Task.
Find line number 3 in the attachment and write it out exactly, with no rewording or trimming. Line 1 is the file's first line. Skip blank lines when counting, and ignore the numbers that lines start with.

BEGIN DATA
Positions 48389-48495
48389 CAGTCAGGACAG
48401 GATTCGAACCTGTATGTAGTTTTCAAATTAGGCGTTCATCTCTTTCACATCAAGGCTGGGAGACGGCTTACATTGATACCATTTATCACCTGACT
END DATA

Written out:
48401 GATTCGAACCTGTATGTAGTTTTCAAATTAGGCGTTCATCTCTTTCACATCAAGGCTGGGAGACGGCTTACATTGATACCATTTATCACCTGACT